Achilles said the extension "will have substantial impact on (commercial) properties you own or manage," because general partners in properties will continue to pay 15 percent tax on capital gains, instead of up to 35 percent if those gains were treated as personal income.
Tax breaks for carried interest — which serve as an incentive for general partners to invest in property maintenance — also remain in effect.
Many community banks that specialize in commercial lending have been forced to make write-downs that limit their ability to make new commercial mortgage loans.
That’s a problem for commercial property owners who need to refinance, Achilles said — about $1.4 trillion in commercial loans are set to mature in the next few years, and more than half of commercial properties with mortgages are underwater.
Cutbacks in small-business lending mean more businesses fail, worsening unemployment and putting downward pressure on commercial rents, placing still more pressure on community banks, he said.
Two regulatory issues could make the situation worse, Achilles said.
The Financial Accounting Standards Board (FASB) is considering changes to accounting rules governing how lease contracts are treated on company balance sheets.
Currently, he said, companies can treat lease payments as operating expenses. FASBE and the International Accounting Standards Board (IASB) are proposing that companies recognize their full liability for leases on their balance sheets.
If the proposal is adopted, Achilles said, it could create problems for commercial property owners because tenants may want to renegotiate long-term leases to reduce the space they occupy and their rents.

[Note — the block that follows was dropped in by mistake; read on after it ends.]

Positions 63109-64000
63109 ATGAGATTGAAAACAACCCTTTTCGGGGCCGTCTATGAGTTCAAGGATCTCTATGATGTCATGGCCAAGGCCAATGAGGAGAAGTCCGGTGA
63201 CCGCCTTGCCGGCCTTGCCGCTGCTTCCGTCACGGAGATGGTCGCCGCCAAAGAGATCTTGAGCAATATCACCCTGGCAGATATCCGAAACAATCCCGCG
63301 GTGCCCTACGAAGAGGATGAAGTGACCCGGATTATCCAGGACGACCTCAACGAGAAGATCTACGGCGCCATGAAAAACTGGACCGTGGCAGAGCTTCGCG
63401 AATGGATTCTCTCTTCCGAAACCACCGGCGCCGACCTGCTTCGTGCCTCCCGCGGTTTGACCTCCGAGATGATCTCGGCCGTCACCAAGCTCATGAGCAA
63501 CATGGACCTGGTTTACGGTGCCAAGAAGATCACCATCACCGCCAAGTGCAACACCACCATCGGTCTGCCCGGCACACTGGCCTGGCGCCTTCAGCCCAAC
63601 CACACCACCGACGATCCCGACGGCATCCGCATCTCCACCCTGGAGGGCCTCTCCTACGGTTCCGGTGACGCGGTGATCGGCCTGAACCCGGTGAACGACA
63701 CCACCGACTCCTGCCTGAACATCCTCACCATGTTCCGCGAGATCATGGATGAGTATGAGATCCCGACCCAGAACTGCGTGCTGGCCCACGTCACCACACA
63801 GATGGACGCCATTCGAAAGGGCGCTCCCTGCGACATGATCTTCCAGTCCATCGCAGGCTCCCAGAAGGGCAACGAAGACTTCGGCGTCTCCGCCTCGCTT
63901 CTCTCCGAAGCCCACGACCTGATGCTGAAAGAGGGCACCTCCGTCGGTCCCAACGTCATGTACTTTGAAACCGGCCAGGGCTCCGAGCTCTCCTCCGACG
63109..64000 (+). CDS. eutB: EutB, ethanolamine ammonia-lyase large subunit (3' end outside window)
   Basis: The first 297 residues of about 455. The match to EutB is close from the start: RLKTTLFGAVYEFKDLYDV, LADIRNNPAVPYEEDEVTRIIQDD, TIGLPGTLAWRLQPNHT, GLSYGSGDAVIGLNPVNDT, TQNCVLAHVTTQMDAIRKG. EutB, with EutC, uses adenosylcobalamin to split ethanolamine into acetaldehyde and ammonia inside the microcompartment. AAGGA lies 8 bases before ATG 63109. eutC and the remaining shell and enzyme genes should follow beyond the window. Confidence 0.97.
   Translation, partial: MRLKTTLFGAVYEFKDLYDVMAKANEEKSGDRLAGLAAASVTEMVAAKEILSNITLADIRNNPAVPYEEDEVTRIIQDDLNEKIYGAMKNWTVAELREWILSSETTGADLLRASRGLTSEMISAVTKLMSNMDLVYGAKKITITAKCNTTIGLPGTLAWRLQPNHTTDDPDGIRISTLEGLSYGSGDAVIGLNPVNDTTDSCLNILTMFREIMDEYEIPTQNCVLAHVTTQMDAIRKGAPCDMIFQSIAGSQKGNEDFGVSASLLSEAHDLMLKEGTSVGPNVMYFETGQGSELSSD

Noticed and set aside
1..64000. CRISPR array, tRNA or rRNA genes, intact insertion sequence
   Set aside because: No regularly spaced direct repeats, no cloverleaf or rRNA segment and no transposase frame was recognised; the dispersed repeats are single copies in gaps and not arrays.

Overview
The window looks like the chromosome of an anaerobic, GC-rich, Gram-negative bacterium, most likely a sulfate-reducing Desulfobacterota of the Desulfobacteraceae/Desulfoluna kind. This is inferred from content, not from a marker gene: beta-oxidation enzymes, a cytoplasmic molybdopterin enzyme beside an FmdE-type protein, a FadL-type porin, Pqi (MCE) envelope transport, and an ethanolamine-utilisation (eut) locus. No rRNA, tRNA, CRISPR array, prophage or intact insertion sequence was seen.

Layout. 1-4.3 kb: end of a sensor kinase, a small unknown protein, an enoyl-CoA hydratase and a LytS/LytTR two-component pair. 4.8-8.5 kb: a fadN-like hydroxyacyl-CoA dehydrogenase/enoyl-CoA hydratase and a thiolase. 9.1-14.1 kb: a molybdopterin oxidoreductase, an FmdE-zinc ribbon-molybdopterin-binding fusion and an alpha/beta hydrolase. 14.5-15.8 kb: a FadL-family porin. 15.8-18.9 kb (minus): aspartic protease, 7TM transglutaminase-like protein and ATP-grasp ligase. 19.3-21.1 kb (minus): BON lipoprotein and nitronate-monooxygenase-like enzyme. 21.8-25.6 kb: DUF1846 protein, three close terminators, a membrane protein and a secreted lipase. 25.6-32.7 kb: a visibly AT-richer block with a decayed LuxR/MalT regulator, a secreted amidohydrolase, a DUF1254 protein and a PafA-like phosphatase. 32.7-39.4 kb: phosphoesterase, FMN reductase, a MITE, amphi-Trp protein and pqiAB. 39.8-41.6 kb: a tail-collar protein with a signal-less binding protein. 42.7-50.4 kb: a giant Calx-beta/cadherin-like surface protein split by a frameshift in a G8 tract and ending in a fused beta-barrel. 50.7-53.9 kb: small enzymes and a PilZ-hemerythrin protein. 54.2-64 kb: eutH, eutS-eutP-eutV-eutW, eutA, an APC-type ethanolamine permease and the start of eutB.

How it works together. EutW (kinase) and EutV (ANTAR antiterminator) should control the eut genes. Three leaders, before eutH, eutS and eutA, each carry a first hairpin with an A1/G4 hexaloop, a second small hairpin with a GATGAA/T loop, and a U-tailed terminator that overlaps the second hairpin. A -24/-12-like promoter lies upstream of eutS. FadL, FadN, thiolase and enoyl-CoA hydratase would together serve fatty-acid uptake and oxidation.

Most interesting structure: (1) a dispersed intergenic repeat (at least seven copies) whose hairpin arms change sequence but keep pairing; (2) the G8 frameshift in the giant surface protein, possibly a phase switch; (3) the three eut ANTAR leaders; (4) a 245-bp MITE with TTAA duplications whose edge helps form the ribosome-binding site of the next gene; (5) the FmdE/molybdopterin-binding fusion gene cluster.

The resulting reduction in cash flow could reduce a property’s value, and make it more difficult for owners to refinance, he said.
Another regulatory issue facing commercial property owners is bank regulators’ inconsistent treatment of loan-term extensions, he said. Loan-term extensions can help property owners who are unable to refinance weather the downturn, preventing billions in losses and stabilizing commercial property markets.
Banks "need greater flexibility to roll over performing loans" than some bank examiners are willing to give them, Achilles said.
Pending legislation that could help provide more liquidity to commercial lenders includes HR 940, which would create regulatory oversight for lenders to finance commercial loans using covered bonds.
Covered bonds, which have been used in Europe for years, won’t replace mortgage-backed securities or the secondary mortgage market, Achilles said, but could provide another avenue for channeling investment into mortgage lending.
Many lawmakers like the concept, because lenders keep loans financed by covered bonds on their books, giving them "skin in the game." Parallel legislation has been introduced in the Senate, and Achilles said the bills have a shot at passage.
Another bill that could boost commercial property markets, S 509, would raise the cap on credit union business loans from 12.25 percent of total assets to 27.5 percent. The National Credit Union Administration Board would have to certify that credit unions exceeding the current cap were well-capitalized.
On the environmental front, commercial property owners should take advantage of incentives to retrofit their buildings for greater efficiency, as energy use accounts for about one-third of the operating expenses for commercial buildings.
The Obama administration has proposed an initiative aimed at achieving $40 billion a year savings through energy conservation, but IREM has yet to weigh in on the proposal, as no legislation has been introduced yet.
In general, IREM supports greater energy self-sufficiency and voluntary incentives for conservation, but opposes mandatory programs like "cap and trade" policies on emissions.
The Environmental Protection Agency has extended its lead-paint rules governing renovation, repair and painting to multifamily properties, he noted, and may propose a rule governing exteriors of commercial buildings this year.